aka Dragon Wars: D-War
Directed and written by Shim Hyung-rae
D-Wars aka Dragons Wars is the film that was announced years ago and everyone though it was crazy. Writer/director Shim Hyung-rae sounded pretty insane with his talk of an epic Korean movie set in LA with dragons blasting everything, and rumor was this was a giant money pit. But investors were hooked, film was created, and soon a trailer emerged that showed dragons and lizard armies marching around LA while a giant snake thing slithers around. This created instant buzz, but it would be another year before D-War hit theaters. Internet weirdos like myself were salivating at the thought of a big-budgeted extravaganza that would either be incredibly awesome or incredibly terrible. Little did we know that we would be getting both in the same movie! For fifteen glorious minutes D-Wars becomes the best movie ever made. However, those fifteen minutes are stuck in the dead center of some of the crappiest writing, acting, logic, and cinematic efforts of the decade. But that’s a good thing, as it makes this review more interesting.
We got Korean dragons. We got subtitles. We got American second rate actors. Shim Hyung-rae is the man responsible for the remake of the Korean daikaiju film Yonggary which became known as Reptillian. The love for this man of giant lizards trashing cities would seem weird were it not for Japan. Still, the concept for D-Wars sounded pretty far out. It depends heavily on Korean myth as well as some random new things. Yuh Yi Joo, Imoogi, Bochun, Atrox, Buraki, Dawdler, the vocabulary you need to learn for this movie reads like some second rate Pokemon/Yu-Gi-Oh crap! The amount of plot-related alphabet soup words is above and beyond the norm for a giant monster movie. It is distracting, and leaves the audience confused and angry. I don’t want to be angry when watching a monster movie, I want to see giant lizards f-ing things up!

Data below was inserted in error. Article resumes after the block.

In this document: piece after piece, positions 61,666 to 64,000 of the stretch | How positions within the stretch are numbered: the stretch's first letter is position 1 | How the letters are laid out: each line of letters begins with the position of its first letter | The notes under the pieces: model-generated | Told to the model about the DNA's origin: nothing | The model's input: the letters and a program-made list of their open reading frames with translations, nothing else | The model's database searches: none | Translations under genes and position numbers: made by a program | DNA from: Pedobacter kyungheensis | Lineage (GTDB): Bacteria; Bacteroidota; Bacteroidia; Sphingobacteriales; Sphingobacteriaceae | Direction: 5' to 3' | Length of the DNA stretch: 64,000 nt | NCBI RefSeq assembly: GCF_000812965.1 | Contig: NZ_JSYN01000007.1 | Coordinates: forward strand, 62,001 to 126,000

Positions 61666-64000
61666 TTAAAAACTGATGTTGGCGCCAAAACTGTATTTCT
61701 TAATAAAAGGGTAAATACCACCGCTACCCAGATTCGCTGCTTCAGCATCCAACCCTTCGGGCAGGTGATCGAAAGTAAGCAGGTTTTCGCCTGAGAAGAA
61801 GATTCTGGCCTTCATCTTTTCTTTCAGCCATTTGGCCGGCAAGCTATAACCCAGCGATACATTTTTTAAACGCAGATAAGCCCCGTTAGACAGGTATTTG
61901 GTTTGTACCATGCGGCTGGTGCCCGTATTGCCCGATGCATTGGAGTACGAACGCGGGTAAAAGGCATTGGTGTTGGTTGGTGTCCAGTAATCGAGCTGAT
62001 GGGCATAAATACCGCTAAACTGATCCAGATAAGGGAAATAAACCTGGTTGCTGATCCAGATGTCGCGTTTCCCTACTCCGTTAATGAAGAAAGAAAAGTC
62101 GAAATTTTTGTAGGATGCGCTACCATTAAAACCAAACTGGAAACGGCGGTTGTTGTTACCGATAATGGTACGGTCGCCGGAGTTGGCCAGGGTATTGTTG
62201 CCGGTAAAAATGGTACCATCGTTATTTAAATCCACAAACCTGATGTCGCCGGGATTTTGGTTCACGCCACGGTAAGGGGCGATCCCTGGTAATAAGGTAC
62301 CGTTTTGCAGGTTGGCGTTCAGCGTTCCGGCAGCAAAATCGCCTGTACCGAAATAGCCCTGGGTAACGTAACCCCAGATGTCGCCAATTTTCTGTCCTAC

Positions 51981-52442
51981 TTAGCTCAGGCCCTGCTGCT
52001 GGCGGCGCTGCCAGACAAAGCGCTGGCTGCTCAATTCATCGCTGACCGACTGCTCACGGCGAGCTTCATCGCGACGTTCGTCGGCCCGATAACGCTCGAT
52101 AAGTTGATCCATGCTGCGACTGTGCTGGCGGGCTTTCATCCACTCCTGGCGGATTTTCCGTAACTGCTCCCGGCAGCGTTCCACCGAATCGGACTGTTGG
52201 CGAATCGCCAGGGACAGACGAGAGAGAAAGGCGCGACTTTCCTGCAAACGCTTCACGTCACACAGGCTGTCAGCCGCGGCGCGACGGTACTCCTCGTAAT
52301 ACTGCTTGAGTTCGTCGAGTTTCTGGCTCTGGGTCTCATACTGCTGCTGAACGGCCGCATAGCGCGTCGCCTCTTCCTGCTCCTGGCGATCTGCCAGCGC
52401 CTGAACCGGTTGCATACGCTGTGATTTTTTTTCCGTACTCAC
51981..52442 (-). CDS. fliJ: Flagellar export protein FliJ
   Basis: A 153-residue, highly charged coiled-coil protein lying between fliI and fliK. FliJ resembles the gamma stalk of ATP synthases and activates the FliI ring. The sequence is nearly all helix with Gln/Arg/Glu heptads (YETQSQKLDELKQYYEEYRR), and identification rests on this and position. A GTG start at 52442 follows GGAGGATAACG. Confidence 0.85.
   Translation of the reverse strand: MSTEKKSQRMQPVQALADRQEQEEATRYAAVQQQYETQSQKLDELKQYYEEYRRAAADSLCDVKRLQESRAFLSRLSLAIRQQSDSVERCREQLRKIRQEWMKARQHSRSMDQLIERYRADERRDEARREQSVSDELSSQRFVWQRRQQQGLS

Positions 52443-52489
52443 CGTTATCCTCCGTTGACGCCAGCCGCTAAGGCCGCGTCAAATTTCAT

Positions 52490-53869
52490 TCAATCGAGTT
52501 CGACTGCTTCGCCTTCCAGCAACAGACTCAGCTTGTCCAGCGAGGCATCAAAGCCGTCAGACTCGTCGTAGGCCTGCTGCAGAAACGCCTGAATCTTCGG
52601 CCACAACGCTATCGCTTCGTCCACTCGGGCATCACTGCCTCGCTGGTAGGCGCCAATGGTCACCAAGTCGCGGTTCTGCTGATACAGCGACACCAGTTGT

And boy do things get f-ed up! The level of utter chaos here during the money sequence is beautiful. Shim Hyung-rae manages to take to school a squad of previous genre failures. Dean Devlin and Roland Emmerich’s Godzilla only wishes it had this kind of great monster sequences. For those of you upset over the lack of helicopters vs. dragons the posters for Reign of Fire promised us, despair not, for your cup runneth over in D-Wars! Did you wish that the Gungan army in Star Wars: The Phantom Menace was really an army of metal-clad badasses who blow the crap out of innocent villagers? You better start believing in the Blue Fairy because we got there here as well!